1. Behavioral ratings (e.g. MADRS, HAMA, CGI) and psychophysiological measures. Neurophysiological measurements of startle eyeblink, skin conductance, and cardiovascular inter-beat interval will be done. [ Time Frame: behavioral ratings: weekly; Neurophysiological measurements will be done at baseline, before initiation of treatment with paliperidone (baseline) and after 6 weeks of paliperidone treatment. ]

Information from the National Library of Medicine

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Ages Eligible for Study:   18 Years to 65 Years   (Adult, Older Adult)
Sexes Eligible for Study:   All
Accepts Healthy Volunteers:   No

Inclusion Criteria:

  • willingness to participate in a naturalistic treatment study using paliperidone and in two fear conditioning tests, one at baseline and one at the end of the 6 weeks treatment study.
  • We will include PTSD subjects on medications (possible medications include antidepressants, benzodiazepines) who have no or only partial treatment response. Paliperidone will be added to the existing treatment regime which will remain unchanged during the study period. PTSD subjects will have a minimum score of 50 on the Clinician-Administered PTSD Scale (CAPS; Blake et al, 1995).

Exclusion Criteria:

  • a comorbid diagnosis of bipolar illness, schizophrenia or other psychotic disorders, acute or chronic suicidality, acute or chronic unstable medical conditions (including severely impaired hepatic function as indicated with abnormal PT and PTT, abnormal CBC, and liver enzymes more than 50% above the upper normal range, not well controlled blood pressure)
  • current diagnosis of substance abuse or dependence
  • unsuccessful treatment history with paliperidone
  • known hypersensitivity to paliperidone or any of its inactive ingredients
  • administration of any investigational drug up to 90 days before entry into the study
  • intake of Class 1A (e.g., quinidine, procainamid) or Class III (e.g., amiodaronme, sotalol) antiarrhythmic medications, antipsychotics, antibiotics (e.g., gatifloxacin, moxifloxacin) (up to 90 days before entry into the study or during the study)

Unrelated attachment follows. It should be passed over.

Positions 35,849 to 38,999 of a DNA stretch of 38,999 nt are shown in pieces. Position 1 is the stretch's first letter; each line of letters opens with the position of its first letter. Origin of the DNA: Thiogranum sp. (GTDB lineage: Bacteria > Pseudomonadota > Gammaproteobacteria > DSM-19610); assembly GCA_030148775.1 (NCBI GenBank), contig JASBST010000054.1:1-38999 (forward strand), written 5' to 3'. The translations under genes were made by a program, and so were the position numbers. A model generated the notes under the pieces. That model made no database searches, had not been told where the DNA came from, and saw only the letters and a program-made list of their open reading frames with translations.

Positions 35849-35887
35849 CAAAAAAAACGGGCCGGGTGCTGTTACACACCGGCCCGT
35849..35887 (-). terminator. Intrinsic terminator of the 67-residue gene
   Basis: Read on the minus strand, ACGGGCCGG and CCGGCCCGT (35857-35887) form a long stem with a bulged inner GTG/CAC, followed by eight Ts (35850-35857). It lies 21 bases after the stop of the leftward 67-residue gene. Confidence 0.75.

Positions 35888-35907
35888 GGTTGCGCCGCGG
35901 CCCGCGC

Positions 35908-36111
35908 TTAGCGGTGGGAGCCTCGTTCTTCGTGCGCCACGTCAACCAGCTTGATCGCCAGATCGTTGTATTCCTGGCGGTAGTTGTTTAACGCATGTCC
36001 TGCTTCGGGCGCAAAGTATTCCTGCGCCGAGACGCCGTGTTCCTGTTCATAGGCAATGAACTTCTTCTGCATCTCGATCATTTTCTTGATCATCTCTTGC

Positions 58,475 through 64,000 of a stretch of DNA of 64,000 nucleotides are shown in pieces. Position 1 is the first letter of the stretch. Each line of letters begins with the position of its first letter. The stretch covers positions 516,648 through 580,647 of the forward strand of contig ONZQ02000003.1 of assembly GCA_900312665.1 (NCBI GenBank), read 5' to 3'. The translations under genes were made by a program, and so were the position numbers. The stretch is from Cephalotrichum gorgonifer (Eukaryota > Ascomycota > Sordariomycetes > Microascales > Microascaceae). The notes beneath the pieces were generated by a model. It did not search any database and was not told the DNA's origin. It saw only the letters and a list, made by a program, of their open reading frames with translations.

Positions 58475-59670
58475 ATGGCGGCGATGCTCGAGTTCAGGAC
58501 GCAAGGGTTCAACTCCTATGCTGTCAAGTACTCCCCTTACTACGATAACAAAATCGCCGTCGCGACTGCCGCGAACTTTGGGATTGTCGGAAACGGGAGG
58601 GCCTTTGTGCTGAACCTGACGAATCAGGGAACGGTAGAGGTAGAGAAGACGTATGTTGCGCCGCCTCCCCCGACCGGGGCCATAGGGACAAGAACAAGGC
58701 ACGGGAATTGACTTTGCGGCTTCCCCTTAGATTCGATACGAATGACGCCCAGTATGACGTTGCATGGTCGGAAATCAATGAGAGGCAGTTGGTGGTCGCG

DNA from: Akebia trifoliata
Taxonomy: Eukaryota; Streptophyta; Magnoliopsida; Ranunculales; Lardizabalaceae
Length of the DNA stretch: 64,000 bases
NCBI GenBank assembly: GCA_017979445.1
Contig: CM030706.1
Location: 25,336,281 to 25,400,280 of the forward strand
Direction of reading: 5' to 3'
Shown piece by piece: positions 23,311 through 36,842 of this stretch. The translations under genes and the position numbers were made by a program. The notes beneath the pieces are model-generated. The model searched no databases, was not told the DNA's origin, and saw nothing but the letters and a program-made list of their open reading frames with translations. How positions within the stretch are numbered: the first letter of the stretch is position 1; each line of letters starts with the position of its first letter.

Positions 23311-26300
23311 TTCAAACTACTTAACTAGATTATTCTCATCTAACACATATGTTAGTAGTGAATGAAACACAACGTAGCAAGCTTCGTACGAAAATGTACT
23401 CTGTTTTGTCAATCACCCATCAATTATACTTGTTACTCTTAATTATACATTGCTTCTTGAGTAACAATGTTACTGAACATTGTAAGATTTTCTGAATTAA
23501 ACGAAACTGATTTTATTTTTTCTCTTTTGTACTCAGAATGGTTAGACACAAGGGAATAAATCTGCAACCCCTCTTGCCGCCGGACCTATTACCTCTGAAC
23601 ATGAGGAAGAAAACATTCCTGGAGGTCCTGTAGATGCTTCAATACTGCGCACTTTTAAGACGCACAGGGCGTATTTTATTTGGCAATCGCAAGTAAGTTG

• subjects with a positive screen for drugs of abuse
  • no startle or skin conductance response, or excessively high startle response to the startle probe (100 dB acoustic stimuli) during the pretest.

Information from the National Library of Medicine

To learn more about this study, you or your doctor may contact the study research staff using the contact information provided by the sponsor.

Please refer to this study by its identifier (NCT number): NCT00766064

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United States, Connecticut
VA Connecticut Healthcare System
West Haven, Connecticut, United States, 06516
Sponsors and Collaborators
Yale University
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Principal Investigator: Alexander Neumeister, MD Yale University

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Responsible Party: Yale University Identifier: NCT00766064     History of Changes
Other Study ID Numbers: 0804003717
First Posted: October 3, 2008    Key Record Dates
Last Update Posted: August 23, 2016
Last Verified: August 2016

Keywords provided by Yale University:
posttraumatic stress disorder

Additional relevant MeSH terms:
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Stress Disorders, Traumatic
Stress Disorders, Post-Traumatic
Trauma and Stressor Related Disorders
Mental Disorders
Pathologic Processes
Paliperidone Palmitate
Antipsychotic Agents
Tranquilizing Agents
Central Nervous System Depressants
Physiological Effects of Drugs
Psychotropic Drugs
Serotonin 5-HT2 Receptor Antagonists
Serotonin Antagonists
Serotonin Agents
Neurotransmitter Agents
Molecular Mechanisms of Pharmacological Action
Dopamine D2 Receptor Antagonists
Dopamine Antagonists
Dopamine Agents